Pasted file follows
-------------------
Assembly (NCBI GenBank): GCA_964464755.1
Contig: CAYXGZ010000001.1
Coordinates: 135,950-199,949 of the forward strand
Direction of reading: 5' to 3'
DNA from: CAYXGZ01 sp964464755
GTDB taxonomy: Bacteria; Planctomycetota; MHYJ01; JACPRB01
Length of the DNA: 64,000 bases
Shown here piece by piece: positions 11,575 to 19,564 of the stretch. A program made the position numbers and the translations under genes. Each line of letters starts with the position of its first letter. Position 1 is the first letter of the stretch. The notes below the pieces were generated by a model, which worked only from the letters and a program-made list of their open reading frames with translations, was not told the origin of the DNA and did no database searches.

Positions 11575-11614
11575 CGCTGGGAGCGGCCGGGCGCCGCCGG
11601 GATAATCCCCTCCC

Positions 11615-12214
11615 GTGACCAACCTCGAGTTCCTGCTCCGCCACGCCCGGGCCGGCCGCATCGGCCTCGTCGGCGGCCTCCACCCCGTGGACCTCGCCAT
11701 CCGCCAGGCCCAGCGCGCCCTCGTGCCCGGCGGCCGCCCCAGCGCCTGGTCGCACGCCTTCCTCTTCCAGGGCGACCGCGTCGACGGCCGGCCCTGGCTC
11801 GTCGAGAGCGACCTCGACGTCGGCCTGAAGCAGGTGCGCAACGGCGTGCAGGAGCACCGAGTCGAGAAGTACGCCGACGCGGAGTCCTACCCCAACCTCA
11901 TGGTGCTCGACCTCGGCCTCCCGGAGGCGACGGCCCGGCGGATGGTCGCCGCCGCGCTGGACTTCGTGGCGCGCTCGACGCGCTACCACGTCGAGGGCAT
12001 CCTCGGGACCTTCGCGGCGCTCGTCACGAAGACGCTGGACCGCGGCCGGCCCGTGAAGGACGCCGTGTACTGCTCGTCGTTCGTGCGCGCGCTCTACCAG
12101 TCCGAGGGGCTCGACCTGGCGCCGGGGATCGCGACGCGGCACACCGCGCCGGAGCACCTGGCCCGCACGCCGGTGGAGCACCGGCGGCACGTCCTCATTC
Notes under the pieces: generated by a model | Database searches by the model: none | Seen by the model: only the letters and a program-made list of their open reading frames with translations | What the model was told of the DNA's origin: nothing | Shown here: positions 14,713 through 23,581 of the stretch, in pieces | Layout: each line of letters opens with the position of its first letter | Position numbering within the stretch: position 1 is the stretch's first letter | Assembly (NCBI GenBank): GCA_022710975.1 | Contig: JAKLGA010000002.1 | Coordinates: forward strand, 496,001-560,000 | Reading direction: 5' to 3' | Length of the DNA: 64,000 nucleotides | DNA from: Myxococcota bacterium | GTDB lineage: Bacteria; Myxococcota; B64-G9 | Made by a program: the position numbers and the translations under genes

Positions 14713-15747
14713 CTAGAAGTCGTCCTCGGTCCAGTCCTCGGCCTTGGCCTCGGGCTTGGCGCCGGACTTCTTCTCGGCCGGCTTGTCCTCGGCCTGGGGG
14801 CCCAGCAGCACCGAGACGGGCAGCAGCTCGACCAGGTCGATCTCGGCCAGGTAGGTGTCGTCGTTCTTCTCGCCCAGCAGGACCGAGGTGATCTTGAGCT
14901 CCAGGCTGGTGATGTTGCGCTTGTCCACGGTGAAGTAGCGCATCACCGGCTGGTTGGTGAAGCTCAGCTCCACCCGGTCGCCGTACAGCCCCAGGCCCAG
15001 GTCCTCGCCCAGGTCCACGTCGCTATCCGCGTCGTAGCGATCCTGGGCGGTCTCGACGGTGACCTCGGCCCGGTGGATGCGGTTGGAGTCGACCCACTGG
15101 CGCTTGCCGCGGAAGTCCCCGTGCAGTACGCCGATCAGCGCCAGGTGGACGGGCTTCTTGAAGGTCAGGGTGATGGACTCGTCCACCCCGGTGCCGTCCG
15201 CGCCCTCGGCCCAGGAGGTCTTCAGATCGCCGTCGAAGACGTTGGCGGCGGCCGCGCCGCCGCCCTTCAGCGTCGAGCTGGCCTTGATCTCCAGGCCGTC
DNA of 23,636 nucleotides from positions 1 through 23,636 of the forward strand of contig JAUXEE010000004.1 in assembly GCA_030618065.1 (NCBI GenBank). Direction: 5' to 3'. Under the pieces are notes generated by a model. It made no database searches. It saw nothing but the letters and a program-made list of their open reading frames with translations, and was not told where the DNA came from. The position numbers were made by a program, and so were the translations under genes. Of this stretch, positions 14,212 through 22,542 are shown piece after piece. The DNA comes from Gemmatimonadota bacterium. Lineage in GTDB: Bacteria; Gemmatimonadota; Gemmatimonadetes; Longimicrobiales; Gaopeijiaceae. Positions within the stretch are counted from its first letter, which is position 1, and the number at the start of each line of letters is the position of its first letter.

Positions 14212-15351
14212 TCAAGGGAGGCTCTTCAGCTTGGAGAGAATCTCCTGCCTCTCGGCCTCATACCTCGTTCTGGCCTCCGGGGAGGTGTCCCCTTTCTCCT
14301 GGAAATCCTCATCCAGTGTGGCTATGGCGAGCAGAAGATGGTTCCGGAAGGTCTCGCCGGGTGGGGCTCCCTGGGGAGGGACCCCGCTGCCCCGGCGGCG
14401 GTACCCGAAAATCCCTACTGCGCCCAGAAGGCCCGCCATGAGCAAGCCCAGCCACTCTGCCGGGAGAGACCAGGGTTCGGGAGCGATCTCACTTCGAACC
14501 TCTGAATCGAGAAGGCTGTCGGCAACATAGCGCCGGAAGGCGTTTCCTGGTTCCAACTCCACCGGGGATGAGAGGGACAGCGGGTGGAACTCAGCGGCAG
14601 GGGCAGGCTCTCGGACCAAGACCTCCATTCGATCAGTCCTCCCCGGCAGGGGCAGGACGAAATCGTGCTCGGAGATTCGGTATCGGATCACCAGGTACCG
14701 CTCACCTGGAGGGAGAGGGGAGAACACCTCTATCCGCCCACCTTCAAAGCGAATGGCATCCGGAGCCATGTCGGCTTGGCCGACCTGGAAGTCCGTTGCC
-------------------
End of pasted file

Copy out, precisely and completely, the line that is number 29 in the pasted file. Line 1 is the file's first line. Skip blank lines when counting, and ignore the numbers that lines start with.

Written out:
14212 TCAAGGGAGGCTCTTCAGCTTGGAGAGAATCTCCTGCCTCTCGGCCTCATACCTCGTTCTGGCCTCCGGGGAGGTGTCCCCTTTCTCCT